Recent scholarship has witnessed an escalating interest in the study of Greek literary epigram. UCL has responded to this trend by collecting some well-known scholars in the field together in North London. This is a report of the conference by Sam Hayes.
I’m going to be honest here. I’m primarily a Latinist (focussing on Martial at the moment), and while I do have a fair bit of Greek under my belt it desperately needs dusting off and a bit of revitalisation. Thus, when I arrived in UCL last week for the Greek Literary Epgiram conference, I was a little bit nervous of saying something that was more than a little bit stupid, or worse, not getting anything from the experience. I am happy to say, however, that I was very wrong! The conference (healthily attended by 60 delegates) was very welcoming, aided in no small way by the efforts of the organising team: Chris Carey, Maria Kanellou and Ivana Pretrovic.
I could not possibly hope to give a detailed summary of each and every paper, but it was a mark of success for the speakers, and the organising committee who selected them, that there were only a couple of papers that I didn’t follow (simply through a lack of general knowledge on the subject). I will, though, try to give a general overview of some of my favourite papers. Favourite, because they correlated most closely to my own investigations into Latin epigram, and helped me to think more laterally about the genre as a whole. I apologise in advance if I misrepresent any views given by scholars in their papers.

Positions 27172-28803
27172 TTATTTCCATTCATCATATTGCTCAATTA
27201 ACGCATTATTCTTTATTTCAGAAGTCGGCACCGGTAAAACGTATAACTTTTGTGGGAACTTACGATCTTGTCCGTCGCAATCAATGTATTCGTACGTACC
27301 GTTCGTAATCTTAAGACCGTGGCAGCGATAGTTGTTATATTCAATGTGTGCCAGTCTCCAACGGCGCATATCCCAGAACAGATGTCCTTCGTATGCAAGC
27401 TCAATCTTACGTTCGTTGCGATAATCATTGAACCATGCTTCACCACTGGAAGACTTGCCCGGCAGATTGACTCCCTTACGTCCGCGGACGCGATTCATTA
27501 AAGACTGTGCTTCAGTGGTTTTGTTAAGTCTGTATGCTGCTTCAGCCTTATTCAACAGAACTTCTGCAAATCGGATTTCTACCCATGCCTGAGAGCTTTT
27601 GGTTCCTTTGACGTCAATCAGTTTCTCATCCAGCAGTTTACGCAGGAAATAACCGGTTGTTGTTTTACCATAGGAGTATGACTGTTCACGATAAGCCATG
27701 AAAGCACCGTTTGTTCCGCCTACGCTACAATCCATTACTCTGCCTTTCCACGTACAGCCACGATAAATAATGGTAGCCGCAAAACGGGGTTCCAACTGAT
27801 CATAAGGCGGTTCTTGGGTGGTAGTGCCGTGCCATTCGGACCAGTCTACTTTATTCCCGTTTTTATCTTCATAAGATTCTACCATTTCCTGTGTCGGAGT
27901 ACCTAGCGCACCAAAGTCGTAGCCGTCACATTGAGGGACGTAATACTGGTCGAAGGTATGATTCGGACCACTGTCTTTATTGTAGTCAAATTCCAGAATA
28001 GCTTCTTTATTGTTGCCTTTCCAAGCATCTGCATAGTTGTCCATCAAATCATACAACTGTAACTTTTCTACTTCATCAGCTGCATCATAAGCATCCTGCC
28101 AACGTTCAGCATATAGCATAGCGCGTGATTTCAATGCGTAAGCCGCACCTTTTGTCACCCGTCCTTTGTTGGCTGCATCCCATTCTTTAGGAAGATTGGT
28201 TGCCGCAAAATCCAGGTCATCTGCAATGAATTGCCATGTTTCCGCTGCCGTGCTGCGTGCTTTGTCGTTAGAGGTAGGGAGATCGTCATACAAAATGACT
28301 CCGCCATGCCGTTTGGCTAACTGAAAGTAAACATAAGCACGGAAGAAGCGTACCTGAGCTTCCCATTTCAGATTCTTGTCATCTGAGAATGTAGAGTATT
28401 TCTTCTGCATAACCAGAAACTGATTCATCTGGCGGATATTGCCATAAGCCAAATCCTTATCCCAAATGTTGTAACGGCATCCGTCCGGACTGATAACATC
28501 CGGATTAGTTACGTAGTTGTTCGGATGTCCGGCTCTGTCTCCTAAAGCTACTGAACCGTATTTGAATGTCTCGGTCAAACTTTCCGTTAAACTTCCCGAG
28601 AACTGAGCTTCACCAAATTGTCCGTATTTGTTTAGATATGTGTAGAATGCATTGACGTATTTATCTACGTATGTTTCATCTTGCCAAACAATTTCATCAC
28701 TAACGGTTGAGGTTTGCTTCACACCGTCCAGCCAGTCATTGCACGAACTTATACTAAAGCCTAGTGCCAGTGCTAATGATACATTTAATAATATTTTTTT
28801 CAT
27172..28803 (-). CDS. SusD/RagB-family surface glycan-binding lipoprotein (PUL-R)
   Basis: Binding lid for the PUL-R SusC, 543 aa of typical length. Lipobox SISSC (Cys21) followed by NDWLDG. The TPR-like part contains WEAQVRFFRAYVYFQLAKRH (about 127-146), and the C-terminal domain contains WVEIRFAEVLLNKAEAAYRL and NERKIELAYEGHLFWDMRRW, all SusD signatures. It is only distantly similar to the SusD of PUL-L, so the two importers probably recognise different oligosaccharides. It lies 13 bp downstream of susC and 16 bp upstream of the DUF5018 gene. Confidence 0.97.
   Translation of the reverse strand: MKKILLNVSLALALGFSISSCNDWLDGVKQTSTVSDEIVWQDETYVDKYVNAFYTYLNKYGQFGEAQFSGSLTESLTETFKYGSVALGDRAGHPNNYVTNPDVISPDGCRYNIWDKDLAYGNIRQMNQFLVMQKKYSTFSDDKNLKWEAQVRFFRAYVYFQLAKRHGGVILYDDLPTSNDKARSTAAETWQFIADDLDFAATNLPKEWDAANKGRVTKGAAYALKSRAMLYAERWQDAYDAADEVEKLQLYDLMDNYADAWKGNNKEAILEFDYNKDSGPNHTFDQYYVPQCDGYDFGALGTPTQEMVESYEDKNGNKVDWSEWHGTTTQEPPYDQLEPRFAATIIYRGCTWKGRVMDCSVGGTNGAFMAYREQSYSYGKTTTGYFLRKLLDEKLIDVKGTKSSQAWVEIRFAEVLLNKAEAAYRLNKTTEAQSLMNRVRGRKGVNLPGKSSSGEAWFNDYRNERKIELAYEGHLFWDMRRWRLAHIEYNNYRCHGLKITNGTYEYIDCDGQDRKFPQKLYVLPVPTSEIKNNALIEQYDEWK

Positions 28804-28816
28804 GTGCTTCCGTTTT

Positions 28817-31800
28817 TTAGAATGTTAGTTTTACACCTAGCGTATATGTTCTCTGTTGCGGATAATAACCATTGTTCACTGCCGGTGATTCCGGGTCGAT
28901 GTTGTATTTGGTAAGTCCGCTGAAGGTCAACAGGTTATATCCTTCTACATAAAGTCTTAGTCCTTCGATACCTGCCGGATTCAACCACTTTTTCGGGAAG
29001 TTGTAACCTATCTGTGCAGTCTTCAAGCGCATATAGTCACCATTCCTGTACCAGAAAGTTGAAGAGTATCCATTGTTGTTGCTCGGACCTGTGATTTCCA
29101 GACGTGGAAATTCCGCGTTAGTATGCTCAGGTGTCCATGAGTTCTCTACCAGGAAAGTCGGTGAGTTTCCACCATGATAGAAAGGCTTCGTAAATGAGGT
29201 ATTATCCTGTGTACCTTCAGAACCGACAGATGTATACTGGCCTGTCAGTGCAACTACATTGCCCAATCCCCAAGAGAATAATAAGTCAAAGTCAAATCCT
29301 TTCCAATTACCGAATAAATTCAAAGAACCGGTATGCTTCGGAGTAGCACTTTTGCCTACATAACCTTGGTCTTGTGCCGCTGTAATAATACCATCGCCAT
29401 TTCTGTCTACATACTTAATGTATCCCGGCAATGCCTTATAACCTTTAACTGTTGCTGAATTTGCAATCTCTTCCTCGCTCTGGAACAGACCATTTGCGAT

Joseph Day kicked off the conference with a resounding paper on the links between literary epigram and its inscriptional predecessor. Though he only recently made the transition to literary epigram from his ample career examining inscription, he gave a masterly reading of the poems of books 6 & 7 of the Greek Anthology. Most exciting, perhaps, was his consideration of the topos of an epigram to be split into two voices: one would ask what this monument or stone was, and the second would explain what was written there and its context. Day hypothesised that a similar readership was present in Ancient Greece, though the question of literacy was contested by others present (though personally I liked the idea).
The second panel was concerned with “Hellenistic Epigram as Text”, and chimed rather strongly with my own research interests. Andrej Petrovic considered the idea of paraliterary epigram – epigram composed outside of the normal literary tradition – and the roles it played in society. Three functions of papyri were found: aides-memoires for a symposium; preparation for inscription; and exercises for school. The trend for sequential reading was considered, due to the presentation of subtitles in manuscripts – rather than finding a mixture of topics or authors, we find the same theme varied upon with the subtitle of ἅλλο. If readers were used to a series of epigrams with the heading ἅλλο repeated, on the same topic or by the same author, this could help to explain the structure of the Greek Anthology.
Next came Kristoffel Demoen, who explored the “bookishness” of authors and texts. Epigrammatists frequently toyed with the idea of inscription as text (epigram originated as inscription after all), but we also find bookish epigrams immediately before or after the text they describe, as a sort of summary. Demoen also announced that he was working on a project to digitise the poems, giving a searchable database with a full apparatus for each poem. The website is www.dbbe.ugent.be, and expects to be up and running by the end of 2014.